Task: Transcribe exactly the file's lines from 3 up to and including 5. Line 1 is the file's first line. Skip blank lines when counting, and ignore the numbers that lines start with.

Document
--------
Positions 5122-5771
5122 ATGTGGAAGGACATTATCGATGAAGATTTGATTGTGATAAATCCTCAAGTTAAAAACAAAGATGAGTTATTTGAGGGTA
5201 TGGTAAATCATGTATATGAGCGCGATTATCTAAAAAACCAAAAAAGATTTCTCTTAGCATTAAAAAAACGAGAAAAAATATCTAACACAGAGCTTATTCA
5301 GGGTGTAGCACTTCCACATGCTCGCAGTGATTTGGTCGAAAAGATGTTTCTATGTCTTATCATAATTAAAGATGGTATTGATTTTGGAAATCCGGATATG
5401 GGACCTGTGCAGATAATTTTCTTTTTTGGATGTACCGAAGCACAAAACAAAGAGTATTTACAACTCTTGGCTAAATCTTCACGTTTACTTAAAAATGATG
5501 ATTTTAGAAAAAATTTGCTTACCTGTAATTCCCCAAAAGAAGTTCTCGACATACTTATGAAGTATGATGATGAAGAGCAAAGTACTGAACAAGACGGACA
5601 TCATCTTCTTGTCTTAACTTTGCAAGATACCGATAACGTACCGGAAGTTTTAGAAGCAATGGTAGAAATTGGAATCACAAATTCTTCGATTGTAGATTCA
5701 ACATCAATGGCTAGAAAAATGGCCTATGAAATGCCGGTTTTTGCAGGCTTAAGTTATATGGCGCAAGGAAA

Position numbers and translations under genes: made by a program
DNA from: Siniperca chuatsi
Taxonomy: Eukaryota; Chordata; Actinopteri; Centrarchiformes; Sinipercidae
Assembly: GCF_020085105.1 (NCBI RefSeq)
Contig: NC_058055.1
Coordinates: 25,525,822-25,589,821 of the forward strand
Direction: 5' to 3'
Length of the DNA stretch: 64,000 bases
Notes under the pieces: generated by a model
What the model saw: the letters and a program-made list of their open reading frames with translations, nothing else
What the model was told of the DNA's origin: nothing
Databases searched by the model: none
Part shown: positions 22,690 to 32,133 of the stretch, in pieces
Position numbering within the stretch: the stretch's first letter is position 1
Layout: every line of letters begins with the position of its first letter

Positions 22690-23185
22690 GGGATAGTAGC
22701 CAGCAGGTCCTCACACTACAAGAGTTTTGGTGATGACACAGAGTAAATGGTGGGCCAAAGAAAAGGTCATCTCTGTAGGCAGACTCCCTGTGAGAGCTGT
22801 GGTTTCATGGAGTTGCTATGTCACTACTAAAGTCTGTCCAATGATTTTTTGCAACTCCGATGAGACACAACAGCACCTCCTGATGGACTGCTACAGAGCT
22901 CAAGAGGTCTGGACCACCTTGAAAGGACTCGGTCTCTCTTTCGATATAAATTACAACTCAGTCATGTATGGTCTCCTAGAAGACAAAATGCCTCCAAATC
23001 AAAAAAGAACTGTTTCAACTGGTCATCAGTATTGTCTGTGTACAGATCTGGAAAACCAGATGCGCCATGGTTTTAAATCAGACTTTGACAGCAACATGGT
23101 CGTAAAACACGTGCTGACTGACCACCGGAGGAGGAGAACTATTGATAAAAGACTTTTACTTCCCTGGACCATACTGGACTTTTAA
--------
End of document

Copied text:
5201 TGGTAAATCATGTATATGAGCGCGATTATCTAAAAAACCAAAAAAGATTTCTCTTAGCATTAAAAAAACGAGAAAAAATATCTAACACAGAGCTTATTCA
5301 GGGTGTAGCACTTCCACATGCTCGCAGTGATTTGGTCGAAAAGATGTTTCTATGTCTTATCATAATTAAAGATGGTATTGATTTTGGAAATCCGGATATG
5401 GGACCTGTGCAGATAATTTTCTTTTTTGGATGTACCGAAGCACAAAACAAAGAGTATTTACAACTCTTGGCTAAATCTTCACGTTTACTTAAAAATGATG